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Consuming Visions

Mass Culture and the Lourdes Shrine

Plastic Madonnas, packaged holy tours, and biblical theme parks can arouse discomfort, laughter, and even revulsion in religious believers and nonbelievers alike. Scholars, too, often see the intermingling of religion and commerce as a corruption of true spirituality. Suzanne K. Kaufman challenges these assumptions in her examination of the Lourdes pilgrimage in late nineteenth-century France.Consuming Visions offers new ways to interpret material forms of worship, female piety, and modern commercial culture. Kaufman argues that the melding of traditional pilgrimage activities with a newly developing mass culture produced fresh expressions of popular faith. For the devout women of humble origins who flocked to the shrine, this intensely exciting commercialized worship offered unprecedented opportunities to connect with the sacred and express their faith in God.New devotional activities at Lourdes transformed the act of pilgrimage: the train became a moving chapel, and popular entertainments such as wax museums offered vivid recreations of visionary events. Using the press and the strategies of a new advertising industry to bring a mass audience to Lourdes, Church authorities remade centuries-old practices of miraculous healing into a modern public spectacle. These innovations made Lourdes one of the most visited holy sites in Catholic Europe.Yet mass pilgrimage also created problems. The development of Lourdes, while making religious practice more democratically accessible, touched off fierce conflicts over the rituals and entertainments provided by the shrine. These conflicts between believers and secularists played out in press scandals across the European continent. By taking the shrine seriously as a site of mass culture, Kaufman not only breaks down the opposition between sacred and profane but also deepens our understanding of commercialized religion as a fundamental feature of modernity itself.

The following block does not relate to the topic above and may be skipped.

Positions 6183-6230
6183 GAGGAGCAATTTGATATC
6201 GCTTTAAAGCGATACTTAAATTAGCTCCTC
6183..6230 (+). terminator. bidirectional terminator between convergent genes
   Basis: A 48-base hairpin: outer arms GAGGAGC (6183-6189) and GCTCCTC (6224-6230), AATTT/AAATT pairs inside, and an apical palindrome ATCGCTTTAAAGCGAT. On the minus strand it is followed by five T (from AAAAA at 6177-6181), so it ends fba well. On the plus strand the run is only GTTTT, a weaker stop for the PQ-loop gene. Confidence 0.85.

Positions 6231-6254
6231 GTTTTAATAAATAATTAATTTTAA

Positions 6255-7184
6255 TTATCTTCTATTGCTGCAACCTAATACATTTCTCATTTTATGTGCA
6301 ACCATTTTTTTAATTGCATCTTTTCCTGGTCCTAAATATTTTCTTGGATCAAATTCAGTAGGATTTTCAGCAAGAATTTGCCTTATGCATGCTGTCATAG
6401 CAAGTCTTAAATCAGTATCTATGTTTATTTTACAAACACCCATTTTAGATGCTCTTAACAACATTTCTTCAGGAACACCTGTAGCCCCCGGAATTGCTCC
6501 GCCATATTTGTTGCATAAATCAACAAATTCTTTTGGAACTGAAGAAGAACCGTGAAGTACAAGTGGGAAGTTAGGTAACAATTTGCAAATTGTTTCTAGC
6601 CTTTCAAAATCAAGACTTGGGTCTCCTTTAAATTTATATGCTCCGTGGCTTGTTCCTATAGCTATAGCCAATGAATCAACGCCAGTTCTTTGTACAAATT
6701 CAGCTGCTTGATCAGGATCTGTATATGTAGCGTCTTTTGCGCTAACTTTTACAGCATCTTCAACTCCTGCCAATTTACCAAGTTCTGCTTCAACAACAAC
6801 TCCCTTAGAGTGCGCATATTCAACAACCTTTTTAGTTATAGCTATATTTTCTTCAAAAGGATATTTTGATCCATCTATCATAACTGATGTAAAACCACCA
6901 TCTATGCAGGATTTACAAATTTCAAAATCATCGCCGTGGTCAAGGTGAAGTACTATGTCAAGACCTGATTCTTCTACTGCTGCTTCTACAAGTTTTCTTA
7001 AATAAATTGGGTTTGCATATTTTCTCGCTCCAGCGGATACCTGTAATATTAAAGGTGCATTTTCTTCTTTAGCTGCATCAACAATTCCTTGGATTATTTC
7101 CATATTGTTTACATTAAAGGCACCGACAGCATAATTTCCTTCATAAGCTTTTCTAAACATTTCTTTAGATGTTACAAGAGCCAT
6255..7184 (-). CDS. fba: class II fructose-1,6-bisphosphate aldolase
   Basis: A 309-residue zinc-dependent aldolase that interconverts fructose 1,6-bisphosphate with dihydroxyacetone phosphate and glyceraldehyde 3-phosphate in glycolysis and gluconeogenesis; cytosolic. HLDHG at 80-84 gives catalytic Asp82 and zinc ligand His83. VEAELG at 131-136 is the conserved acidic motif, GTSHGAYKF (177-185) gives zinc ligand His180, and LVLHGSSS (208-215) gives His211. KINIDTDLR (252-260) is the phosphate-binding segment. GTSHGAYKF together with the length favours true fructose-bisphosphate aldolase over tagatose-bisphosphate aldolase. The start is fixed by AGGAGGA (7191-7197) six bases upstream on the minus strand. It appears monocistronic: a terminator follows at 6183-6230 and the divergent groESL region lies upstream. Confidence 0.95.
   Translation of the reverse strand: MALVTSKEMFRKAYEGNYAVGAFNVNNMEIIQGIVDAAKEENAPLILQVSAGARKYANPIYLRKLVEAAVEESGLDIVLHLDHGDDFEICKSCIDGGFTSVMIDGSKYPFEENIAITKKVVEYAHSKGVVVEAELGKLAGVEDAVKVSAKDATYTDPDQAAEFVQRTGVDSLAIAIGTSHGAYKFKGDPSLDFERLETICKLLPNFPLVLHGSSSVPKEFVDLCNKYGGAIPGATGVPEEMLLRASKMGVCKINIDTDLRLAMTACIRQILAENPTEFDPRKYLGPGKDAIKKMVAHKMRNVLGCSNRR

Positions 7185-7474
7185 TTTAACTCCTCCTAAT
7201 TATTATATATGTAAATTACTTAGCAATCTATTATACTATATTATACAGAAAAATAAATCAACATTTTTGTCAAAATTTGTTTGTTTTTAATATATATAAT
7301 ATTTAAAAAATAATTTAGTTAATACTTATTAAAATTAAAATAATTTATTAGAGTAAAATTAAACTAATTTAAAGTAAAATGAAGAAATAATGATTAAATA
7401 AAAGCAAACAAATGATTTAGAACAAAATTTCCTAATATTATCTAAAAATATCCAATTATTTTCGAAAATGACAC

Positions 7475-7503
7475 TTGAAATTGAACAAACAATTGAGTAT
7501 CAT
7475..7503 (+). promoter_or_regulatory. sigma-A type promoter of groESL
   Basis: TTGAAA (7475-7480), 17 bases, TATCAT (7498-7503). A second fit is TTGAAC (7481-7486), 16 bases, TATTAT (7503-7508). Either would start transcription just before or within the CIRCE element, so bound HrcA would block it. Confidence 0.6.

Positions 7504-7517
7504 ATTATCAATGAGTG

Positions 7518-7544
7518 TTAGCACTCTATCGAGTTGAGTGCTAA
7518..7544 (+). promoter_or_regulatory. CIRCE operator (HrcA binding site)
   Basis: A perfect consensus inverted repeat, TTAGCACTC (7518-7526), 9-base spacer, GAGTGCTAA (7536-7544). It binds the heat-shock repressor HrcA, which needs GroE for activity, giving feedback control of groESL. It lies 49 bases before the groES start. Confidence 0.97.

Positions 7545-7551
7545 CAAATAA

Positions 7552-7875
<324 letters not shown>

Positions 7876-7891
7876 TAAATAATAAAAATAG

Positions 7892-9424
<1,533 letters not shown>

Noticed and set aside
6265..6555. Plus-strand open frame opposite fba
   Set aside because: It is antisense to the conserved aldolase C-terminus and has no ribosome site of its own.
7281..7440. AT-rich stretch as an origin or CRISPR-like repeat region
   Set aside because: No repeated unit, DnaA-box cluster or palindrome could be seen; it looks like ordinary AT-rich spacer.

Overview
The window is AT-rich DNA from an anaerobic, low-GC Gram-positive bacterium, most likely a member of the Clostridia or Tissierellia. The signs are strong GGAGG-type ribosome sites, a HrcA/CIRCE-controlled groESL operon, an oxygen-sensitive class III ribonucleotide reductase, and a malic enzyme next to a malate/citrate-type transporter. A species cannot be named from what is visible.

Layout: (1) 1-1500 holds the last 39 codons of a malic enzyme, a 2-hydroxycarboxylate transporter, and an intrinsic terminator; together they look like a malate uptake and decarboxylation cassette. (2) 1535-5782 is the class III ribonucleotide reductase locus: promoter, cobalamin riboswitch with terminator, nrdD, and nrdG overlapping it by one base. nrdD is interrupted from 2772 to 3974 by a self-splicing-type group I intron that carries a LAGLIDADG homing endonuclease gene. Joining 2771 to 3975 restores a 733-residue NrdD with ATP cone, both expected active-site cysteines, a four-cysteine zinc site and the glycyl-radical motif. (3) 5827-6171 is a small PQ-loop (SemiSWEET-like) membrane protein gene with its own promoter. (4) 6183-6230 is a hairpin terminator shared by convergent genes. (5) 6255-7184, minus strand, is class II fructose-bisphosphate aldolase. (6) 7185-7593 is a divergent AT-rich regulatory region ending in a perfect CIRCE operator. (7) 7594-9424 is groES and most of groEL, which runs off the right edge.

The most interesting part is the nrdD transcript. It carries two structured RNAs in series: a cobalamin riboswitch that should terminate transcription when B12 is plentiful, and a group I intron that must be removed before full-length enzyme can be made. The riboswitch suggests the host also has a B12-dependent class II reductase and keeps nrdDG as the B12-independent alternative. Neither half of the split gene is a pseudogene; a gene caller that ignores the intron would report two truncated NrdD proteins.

Author Information

KaufmanSuzanne K.:

Suzanne K. Kaufman is Associate Professor of History at Loyola University Chicago.


Sarah A. Curtis:

"Breaks new ground for the study of Lourdes and French religious history.... For historians looking to understand the Lourdes phenomenon within the context of mass culture in fin-de-siècle France..., this book provides an insightful and persuasive argument for the centrality of Lourdes to the development of modern France. Historians of religion can only rejoice that their objects of interest have finally gone mainstream."

James R. Lehning, The University of Utah:

"Suzanne K. Kaufman shows how commercialization was a central part of the Lourdes shrine and its transformation into the most popular Catholic pilgrimage site in Europe, the cradle of a modern form of religiosity, and a source of profound concern about the proper relationship between religious piety and the commercial enterprises at the shrine. The activities at Lourdes undercut traditional forms of piety, allowing a more democratized experience in which the agency of pilgrims and miraculous subjects created a more popular form of religiosity. Consuming Visions provides exciting insights into the reformulation of French political and popular culture in the late nineteenth century and the ways in which religion, commerce, gender, and democratization interacted to produce a specific version of the transition to modernity in late nineteenth-century France."